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Put your mind at peace with the thought that you were not rejected because of some intrinsic faults; you were rejected because the person you were interested in has their own issues to work out.

Everyone has a different reality.

You and the next person perceive the world in different ways. Your reality is different from the reality of the person you are interested in. Thus, your responses to your versions of reality are bound to be different.

If you understand this difference, you will not feel the pain of rejection as keenly as you would have otherwise felt.

 

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Do not expect others to see and react to the world in the exact way that you do.

Always think of more than one possible outcome.

Instead of always thinking “positively,” think of all the possible outcomes of a situation. When you share your romantic feelings with the person you are interested in, two things may happen. He or she may or may not reciprocate those feelings.

 

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Tell yourself that he or she may accept your romantic overtures because you’re a good looking person, you have a great personality, or you have a good heart.

Also tell yourself that he or she may not accept your feelings because they don’t want to date, or they’re too busy to sustain a relationship, or they want different qualities in a partner.

In this way, you can buffer yourself against some of the pain of rejection. If you are rejected for whatsoever reason, you know that it is not because of something you did wrong.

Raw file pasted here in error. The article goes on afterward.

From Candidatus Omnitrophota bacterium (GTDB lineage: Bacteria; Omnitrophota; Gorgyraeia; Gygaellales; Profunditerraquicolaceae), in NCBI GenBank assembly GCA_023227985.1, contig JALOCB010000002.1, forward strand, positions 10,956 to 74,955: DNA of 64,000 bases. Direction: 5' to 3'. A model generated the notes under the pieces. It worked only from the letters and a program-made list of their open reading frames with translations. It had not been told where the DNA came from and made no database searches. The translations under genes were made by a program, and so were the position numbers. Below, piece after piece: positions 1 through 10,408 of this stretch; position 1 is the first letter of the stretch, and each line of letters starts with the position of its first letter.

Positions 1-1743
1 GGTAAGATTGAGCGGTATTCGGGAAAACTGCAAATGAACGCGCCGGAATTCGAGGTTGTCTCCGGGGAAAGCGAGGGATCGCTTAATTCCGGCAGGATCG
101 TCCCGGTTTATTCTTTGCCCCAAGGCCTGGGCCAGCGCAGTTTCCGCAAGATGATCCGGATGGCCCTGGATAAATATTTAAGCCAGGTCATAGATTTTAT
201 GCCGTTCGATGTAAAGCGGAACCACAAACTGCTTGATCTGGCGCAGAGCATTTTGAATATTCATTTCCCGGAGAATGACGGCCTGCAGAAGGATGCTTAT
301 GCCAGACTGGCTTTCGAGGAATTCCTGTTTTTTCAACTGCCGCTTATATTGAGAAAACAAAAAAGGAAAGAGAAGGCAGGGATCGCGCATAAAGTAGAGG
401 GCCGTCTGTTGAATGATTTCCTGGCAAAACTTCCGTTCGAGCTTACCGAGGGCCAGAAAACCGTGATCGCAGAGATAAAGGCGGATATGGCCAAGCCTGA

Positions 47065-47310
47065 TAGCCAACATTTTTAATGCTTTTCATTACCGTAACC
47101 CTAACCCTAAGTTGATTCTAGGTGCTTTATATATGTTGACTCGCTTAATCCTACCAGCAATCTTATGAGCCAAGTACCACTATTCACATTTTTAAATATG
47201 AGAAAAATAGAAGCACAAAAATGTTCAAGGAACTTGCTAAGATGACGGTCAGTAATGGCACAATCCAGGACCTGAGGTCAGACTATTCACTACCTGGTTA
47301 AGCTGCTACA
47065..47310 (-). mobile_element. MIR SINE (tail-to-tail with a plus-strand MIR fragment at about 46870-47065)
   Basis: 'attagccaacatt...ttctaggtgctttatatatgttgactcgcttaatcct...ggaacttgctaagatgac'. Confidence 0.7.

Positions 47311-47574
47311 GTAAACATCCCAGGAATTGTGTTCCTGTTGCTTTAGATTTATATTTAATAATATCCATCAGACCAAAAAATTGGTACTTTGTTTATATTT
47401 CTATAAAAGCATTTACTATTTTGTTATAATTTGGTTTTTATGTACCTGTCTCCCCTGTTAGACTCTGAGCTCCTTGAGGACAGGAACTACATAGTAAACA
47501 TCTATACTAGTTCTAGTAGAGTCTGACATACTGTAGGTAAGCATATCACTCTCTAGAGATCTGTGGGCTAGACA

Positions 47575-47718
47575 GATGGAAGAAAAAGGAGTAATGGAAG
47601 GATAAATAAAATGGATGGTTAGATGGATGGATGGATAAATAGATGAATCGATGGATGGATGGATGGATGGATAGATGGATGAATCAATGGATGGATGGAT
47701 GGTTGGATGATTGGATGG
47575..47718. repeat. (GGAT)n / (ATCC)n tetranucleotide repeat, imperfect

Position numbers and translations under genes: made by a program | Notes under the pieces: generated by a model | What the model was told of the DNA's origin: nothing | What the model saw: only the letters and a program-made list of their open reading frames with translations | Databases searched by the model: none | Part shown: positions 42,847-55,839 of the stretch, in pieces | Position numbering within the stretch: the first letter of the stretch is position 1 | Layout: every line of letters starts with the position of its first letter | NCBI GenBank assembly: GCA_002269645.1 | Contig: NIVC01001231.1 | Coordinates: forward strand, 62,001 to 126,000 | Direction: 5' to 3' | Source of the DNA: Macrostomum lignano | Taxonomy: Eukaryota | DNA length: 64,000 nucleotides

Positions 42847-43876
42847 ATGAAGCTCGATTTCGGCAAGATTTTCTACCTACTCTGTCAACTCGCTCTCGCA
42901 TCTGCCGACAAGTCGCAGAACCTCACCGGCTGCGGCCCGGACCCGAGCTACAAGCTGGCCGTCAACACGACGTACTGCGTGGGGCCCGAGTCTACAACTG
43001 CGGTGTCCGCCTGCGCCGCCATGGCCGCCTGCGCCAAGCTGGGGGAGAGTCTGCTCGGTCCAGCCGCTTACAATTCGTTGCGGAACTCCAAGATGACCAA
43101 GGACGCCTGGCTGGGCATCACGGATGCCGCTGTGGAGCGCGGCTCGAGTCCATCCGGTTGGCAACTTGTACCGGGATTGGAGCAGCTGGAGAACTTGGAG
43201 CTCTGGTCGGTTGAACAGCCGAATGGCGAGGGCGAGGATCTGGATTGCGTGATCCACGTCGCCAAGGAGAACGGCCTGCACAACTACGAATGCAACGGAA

Seek alternate positive interactions.

According to Professor Eisenberger of UCLA, who specializes in the psychological research on rejection, positive interactions with people boosts one’s mood due to the release of “happy” chemicals. These chemicals activate the pleasure receptors of the brain.

 

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The trick to soften the blow of rejection is to immerse yourself in happy relationships with friends and family. Give time a chance to heal everything else.

You can also pursue a hobby that you were passionate about before or sign up for something new. There’s so much to learn and profit by! When you’re immersed in an activity you enjoy, you will have less time to spend on thinking about the pain in your heart and the miserable state of your life. You may even begin to realize that the pain is abating and things are not as dreary as they seem.

By being less emotionally dependent on your partner, you are giving yourself the opportunity to stay away from unnecessary hurt and regret. You may feel able enough to take the doors that are open for you if only you could see them.

Do you need help with overcoming a rejection? Speak to our expert counsellors at Askmile anonymously and for free!